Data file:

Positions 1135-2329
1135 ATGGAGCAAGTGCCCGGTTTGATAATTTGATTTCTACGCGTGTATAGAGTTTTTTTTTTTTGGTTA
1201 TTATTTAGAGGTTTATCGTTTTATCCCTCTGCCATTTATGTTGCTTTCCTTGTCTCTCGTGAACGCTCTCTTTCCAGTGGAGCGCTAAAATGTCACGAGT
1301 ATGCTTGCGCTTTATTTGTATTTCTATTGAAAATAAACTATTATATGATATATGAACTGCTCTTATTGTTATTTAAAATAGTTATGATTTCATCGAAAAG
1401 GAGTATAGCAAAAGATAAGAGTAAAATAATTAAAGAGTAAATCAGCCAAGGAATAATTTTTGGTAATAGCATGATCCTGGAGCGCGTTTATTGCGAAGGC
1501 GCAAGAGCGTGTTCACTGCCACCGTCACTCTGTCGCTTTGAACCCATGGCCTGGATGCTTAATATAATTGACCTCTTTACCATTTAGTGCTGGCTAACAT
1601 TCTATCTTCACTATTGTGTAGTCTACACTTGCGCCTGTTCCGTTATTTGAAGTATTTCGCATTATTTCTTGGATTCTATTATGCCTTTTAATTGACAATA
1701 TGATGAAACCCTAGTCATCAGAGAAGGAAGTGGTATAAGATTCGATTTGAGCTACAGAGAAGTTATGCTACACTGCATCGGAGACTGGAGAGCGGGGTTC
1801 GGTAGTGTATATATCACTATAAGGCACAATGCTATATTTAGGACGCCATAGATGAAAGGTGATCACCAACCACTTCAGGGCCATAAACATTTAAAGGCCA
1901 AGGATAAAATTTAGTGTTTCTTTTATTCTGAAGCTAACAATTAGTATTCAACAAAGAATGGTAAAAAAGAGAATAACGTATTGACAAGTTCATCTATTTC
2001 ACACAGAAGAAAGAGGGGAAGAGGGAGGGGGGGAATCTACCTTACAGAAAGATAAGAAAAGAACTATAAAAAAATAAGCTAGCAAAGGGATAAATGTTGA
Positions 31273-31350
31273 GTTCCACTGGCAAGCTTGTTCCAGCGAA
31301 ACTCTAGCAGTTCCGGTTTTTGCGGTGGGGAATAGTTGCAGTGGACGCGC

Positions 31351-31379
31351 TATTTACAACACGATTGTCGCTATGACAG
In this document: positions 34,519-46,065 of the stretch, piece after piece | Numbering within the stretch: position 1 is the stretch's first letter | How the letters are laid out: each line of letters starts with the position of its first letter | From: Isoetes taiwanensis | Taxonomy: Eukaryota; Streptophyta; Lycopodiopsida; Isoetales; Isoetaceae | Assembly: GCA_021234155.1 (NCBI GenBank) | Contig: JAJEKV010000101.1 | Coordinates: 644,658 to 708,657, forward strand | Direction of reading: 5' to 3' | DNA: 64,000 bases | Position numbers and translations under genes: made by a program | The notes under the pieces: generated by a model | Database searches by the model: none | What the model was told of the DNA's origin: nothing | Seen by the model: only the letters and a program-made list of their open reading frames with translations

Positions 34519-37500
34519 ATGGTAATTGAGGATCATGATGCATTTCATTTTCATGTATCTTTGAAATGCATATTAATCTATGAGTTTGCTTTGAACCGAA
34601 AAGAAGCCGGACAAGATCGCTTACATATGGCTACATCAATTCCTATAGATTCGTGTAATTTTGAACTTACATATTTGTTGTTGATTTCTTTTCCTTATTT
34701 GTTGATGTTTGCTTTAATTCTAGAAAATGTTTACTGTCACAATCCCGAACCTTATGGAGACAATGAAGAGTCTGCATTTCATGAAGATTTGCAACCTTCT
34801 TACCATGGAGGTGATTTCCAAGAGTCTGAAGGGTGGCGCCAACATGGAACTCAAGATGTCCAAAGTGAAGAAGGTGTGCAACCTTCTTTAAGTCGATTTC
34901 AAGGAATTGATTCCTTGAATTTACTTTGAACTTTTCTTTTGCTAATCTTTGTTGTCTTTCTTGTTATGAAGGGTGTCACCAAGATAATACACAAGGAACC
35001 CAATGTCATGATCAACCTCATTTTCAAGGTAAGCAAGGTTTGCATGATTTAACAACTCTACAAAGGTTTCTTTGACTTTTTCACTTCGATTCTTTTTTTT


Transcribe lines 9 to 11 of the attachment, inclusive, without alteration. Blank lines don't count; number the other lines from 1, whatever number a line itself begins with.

1801 GGTAGTGTATATATCACTATAAGGCACAATGCTATATTTAGGACGCCATAGATGAAAGGTGATCACCAACCACTTCAGGGCCATAAACATTTAAAGGCCA
1901 AGGATAAAATTTAGTGTTTCTTTTATTCTGAAGCTAACAATTAGTATTCAACAAAGAATGGTAAAAAAGAGAATAACGTATTGACAAGTTCATCTATTTC
2001 ACACAGAAGAAAGAGGGGAAGAGGGAGGGGGGGAATCTACCTTACAGAAAGATAAGAAAAGAACTATAAAAAAATAAGCTAGCAAAGGGATAAATGTTGA